– so Sam invokes the threat of the rising dead and how the numbers the Wildlings bring are their only chance.
Tormund and Jon arrive at the Wildling port and greet the Lord of Bones in his grisly armour. He’s not super eager to talk and he insults and attacks, resorting to homophobia and then getting beaten down by Tormund for suggesting the other Wildling is gay. Beating someone to death or near to death is sufficient to get an audience. He makes his offer and sweetens it with a gift of dragonglass with which they can kill White walkers. Several of the elders are willing to listen, especially a woman. The news of Mance’s death nearly breaks out in violence but Tormund describes the mercy Jon showed Mance. Jon adds a brilliant inspiring speech and Tormund speaks for him. One wildling proclaims “my ancestors would spit on me if I broke bread with a crow,” to which that female elder who is rapidly scoring awesome points replies with “so would mine, but fuck ‘em they’re dead.”
Some others support – but the Thenns don’t and they leave (not a great loss). They load the people who agree to come on the ships but Jon notes far too many are staying behind. As Tormund points out, it took 20 years for Mance to unite the Wildlings.
Then the weather turns, there’s lots of ominous signs and the Thenn close the gate, trapping some of the people suddenly fleeing back inside outside. Who all, suddenly, fall ominously silent.
And then the dead attack. Lots of fighting and desperate fleeing for the boats. Jon, naturally wants to make an epic sacrificial stand but Awesome Wildling Lady (Karis) tells him to get on the boats – if her people, including her daughters, arrive at the Wall without Jon to enforce his orders, how likely are the other Nights Watch to accept them?
Jon still leads a charge of the Nights Watch as well as Tormund and lots of Wildlings to help seal the gate – and they see ominous figures on horseback watching the conflict – White Walkers. They, extinguishing the fires as they pass. Jon and the Thenn fight one– their weapons shattering every time they touch it – except Jon’s Valyrian steel sword, which both holds and shatters the White Walker. The Night King looks on all ominously.
Alas, awesome Wildling Karis is killed by utterly horrifying zombie children. An overwhelming wave of zombies appears and Jon and the remaining wildlings (including Tormund) run for the last boat to escape – watching the remaining stragglers be slaughtered. The Night King then raises all the dead as part of his army.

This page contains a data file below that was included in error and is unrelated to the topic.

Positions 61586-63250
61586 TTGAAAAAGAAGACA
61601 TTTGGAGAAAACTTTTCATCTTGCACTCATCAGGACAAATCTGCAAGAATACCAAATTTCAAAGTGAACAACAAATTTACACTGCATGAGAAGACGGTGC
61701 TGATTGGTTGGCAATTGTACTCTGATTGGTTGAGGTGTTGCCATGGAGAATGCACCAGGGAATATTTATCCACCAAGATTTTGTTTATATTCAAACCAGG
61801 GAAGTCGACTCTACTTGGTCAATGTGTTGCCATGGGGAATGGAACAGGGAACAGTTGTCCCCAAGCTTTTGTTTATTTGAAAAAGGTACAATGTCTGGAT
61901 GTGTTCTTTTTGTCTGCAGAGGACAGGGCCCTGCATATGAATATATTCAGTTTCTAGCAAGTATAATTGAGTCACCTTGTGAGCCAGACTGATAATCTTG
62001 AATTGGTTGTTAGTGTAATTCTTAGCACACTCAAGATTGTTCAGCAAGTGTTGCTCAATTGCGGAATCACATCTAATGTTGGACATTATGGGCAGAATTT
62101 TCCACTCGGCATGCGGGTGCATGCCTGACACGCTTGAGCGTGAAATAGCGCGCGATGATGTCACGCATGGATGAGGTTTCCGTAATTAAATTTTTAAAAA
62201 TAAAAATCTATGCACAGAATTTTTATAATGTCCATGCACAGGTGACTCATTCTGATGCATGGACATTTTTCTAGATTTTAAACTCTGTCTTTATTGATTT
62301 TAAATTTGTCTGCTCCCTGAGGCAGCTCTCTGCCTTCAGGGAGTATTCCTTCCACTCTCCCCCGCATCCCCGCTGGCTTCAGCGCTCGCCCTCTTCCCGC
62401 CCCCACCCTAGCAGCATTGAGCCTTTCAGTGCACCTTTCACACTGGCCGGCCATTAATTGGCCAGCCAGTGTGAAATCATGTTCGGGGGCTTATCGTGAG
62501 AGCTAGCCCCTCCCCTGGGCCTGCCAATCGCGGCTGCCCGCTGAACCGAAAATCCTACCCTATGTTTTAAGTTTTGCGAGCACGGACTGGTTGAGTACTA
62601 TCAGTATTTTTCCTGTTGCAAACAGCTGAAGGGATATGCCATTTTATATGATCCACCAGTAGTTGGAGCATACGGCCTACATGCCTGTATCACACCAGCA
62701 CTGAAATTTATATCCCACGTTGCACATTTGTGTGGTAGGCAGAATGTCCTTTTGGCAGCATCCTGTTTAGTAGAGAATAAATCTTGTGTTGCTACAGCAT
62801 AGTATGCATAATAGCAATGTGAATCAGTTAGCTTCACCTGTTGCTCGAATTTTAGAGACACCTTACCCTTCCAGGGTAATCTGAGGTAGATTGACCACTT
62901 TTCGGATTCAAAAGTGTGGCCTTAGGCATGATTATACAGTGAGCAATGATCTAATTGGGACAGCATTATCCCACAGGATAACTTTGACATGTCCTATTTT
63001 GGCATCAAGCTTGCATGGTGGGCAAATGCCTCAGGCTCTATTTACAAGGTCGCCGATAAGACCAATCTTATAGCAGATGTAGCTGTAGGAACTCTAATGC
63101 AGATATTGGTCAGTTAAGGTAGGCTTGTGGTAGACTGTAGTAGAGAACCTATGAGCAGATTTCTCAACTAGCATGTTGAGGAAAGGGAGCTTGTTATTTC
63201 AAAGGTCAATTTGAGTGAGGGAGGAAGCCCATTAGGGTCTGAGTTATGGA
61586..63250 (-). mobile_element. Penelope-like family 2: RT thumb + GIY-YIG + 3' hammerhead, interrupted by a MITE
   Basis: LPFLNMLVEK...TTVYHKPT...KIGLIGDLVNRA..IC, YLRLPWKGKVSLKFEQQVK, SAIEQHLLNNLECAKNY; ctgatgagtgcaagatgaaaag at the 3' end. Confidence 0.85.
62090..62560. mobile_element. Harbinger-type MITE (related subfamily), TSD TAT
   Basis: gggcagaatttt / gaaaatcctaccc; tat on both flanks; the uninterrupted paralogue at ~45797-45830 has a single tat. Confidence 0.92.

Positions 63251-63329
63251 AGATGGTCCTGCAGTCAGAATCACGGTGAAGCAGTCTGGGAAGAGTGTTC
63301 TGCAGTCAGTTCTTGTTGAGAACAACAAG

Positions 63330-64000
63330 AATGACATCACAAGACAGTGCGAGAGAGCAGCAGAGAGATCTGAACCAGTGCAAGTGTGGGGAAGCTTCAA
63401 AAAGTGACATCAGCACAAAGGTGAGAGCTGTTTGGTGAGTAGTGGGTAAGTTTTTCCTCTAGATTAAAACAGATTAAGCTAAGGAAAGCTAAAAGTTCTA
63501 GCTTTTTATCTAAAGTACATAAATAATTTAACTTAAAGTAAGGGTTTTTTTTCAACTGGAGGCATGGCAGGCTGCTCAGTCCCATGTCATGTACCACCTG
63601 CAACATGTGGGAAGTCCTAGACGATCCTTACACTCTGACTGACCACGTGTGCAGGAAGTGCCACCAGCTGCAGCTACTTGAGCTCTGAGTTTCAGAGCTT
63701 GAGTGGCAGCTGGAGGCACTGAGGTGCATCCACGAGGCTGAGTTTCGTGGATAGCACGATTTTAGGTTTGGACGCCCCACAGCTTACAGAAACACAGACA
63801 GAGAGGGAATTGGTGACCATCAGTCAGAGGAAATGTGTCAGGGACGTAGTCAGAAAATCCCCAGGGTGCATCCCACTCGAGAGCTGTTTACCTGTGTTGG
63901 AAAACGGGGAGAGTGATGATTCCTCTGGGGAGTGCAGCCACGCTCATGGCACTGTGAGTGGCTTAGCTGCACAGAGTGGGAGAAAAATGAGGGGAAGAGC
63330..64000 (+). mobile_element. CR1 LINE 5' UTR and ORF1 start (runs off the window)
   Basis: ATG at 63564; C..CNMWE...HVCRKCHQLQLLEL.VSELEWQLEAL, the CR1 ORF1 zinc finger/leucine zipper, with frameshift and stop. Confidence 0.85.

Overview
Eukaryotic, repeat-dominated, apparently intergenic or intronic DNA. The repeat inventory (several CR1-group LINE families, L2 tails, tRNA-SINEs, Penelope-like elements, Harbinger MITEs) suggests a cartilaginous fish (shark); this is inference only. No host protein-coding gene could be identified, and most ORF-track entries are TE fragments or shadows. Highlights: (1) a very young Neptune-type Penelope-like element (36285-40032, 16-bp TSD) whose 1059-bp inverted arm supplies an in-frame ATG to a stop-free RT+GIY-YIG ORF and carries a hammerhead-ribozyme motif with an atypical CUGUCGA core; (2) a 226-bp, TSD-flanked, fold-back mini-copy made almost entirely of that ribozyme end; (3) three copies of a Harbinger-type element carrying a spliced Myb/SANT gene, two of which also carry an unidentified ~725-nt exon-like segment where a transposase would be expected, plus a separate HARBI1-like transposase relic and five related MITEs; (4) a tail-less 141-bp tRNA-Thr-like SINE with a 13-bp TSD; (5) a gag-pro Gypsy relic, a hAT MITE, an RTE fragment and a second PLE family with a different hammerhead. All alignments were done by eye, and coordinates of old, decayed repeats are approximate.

The Walking Dead I think Game of Thrones has scarier and more horrifying zombies than you.
Not only was that an overwhelmingly awesome fight scene and utterly terrifying it kind of puts the whole series into context. Tyrell and Lannister and Baratheon all struggle against each other- but it’s meaningless with this vast and utterly impossibly terrifying force ready to descend on them all. The epicness of it, next to the political wrangling really does stand out.
I still wish Karis had survived.
It also looks more and more like Sansa’s rape is going to be all about Theon’s redemption.
Tyrion makes a compelling point about Daenerys and it harks back well to his previous comments to Jorah about why Daenerys is entitled to the throne. For all her lineage, Daenerys does know nothing about Westeros – more, we’ve already seen her fumble trying to lead Meeren while knowing nothing of the local culture or customs. This needs to be a lesson she learns – as an exile in Pentos, Daenerys knows very little about the lands she presumes (and it is presumptuous) to rule. No matter what her intentions are, in effect she is a coloniser – one who takes over with superior force and largely relies on said force to hold control over a people she knows nothing about and who continually bemuse her.
An extra problematic element of this is the whole concept of Daenerys conquering Meeren and the other cities of Slavers coast when the whole idea of this is basically a stepping stone to Westeros and the whole concept of her CHARACTER ARC is “Daenerys learns to rule by practicing on POC before taking on the proper white country”. That is her characterisation this season
I do like Tyrion questioning whether Daenerys gets his service – yes it’s clever words to stop him being totally on the defensive, but we have repeatedly seen Tyrion’s worth on this show even as he faces prejudiced derision from all sides. Tyrion is an incredibly skilled and useful ally and he does not downplay his own worth. Something he proves by rapidly grasping Daenerys’s political situation
As to Daenerys breaking the great Houses… can anyone say that’s a bad thing, to be honest? There are few decent, good houses in Westeros and they, inevitably, are falling before those who are cunning nasty arseholes who then snipe at each other even as they destroy the whole nation in the process.